Voice of America News
Hunger in the news
10 March 2009

UN sets up second joint office in Liberia

The opening of a joint United Nations office in a provincial capital of Liberia will boost cooperation in international support to the West African country, which is recovering from a devastating 14-year civil war, a UN official said Monday. The five agencies are the UN Development Programme (UNDP), the World Health Organization (WHO), the World Food Programme (WFP), the Food and Agricultural Organization (FAO) and the UN High Commissioner for Refugees (UNHCR). The organizations will carry out joint assessments, planning, programming, implementing and monitoring of projects in the county, creating an opportunity for the UN to maximize the effectiveness of its expertise for the benefit of the people, said Jordan Ryan, the deputy UN Envoy in Liberia.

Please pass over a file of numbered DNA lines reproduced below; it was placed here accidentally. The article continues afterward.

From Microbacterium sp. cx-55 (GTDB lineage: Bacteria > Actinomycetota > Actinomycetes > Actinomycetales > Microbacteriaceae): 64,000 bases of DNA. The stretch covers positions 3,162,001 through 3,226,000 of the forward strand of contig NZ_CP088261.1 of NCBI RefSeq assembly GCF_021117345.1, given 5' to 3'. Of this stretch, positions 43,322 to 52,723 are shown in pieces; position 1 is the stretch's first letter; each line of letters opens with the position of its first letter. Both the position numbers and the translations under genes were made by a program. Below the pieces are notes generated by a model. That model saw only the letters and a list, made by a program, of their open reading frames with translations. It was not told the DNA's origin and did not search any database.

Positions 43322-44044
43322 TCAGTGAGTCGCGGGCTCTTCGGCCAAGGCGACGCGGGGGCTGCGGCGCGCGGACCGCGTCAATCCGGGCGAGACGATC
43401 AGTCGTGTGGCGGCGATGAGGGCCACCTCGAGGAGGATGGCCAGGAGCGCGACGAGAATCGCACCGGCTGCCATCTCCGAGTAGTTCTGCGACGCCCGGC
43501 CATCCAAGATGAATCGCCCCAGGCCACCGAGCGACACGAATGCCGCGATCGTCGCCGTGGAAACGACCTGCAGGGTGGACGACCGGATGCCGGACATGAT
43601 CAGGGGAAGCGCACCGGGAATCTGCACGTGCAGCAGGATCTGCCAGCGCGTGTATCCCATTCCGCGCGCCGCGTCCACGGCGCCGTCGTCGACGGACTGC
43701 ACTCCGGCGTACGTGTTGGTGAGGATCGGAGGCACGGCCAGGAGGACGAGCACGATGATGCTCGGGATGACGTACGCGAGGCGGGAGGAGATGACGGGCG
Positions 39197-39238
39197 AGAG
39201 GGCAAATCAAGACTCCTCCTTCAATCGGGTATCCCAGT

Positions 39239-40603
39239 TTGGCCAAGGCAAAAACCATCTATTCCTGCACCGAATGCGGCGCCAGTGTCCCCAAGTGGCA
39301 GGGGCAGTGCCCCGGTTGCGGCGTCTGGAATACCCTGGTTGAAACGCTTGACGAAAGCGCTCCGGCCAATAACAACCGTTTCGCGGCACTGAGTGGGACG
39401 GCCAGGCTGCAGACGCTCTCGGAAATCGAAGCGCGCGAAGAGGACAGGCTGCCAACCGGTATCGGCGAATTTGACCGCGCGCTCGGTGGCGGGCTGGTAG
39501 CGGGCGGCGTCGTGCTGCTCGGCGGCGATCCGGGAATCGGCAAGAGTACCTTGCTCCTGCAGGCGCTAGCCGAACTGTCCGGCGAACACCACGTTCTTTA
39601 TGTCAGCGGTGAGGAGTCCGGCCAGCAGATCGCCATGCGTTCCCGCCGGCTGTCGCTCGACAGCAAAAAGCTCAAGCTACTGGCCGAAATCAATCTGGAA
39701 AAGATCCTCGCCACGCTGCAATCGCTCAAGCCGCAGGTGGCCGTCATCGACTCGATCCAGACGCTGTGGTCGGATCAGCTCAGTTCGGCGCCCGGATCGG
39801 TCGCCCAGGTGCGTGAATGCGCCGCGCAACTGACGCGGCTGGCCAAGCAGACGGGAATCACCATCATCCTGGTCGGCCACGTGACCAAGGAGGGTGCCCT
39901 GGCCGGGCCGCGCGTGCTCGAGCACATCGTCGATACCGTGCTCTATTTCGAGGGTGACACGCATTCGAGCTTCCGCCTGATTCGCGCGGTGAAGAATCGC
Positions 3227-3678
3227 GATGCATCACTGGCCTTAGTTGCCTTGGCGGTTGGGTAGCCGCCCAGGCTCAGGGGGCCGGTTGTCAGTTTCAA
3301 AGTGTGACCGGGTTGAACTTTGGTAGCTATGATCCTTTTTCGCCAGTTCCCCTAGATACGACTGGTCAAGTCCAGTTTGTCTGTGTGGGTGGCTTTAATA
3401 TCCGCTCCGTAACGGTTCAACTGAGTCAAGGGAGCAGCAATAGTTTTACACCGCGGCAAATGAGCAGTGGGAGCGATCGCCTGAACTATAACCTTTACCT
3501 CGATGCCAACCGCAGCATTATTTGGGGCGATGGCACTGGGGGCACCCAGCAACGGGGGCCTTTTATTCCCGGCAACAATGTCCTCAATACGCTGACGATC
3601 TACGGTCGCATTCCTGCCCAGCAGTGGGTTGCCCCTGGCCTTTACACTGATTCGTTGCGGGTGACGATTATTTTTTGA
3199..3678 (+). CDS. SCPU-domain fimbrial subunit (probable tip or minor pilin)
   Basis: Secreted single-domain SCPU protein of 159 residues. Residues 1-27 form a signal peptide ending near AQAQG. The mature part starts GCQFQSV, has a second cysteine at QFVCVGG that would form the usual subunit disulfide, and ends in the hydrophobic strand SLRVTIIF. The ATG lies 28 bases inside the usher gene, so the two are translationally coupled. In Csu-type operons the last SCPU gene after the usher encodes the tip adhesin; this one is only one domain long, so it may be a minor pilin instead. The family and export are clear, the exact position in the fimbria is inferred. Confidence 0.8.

People's Daily
Hunger in the news
10 March 2009

UN To Send Assessment Missions To Darfur - Official

The U.N. and Sudan will send three joint missions to assess critical humanitarian needs after Khartoum expelled 13 non-governmental organizations, a U.N. official said Tuesday. "The United Nations and the Sudanese government agreed on 8 March that three joint U.N.-government teams composed of experts from both sides will visit Darfur to conduct an assessment of critical short-term needs," said Elisabeth Byrs, spokeswoman for the U.N. bureau for coordination of humanitarian affairs, or OCHA. She said the teams would look at four areas: food, nutrition, water and emergency shelter. [...] According to the World Food Program, four of its partner NGOs - Action Against Hunger, Save the Children USA, Solidarites and Care International which were expelled, took care of 35% of its food distribution in Darfur. "The WFP does not have the capacity to fill this gap," said Emilia Casella, the agency's spokeswoman. "Unless the NGOs are allowed to resume their activities, people are going to go hungry," said Casella.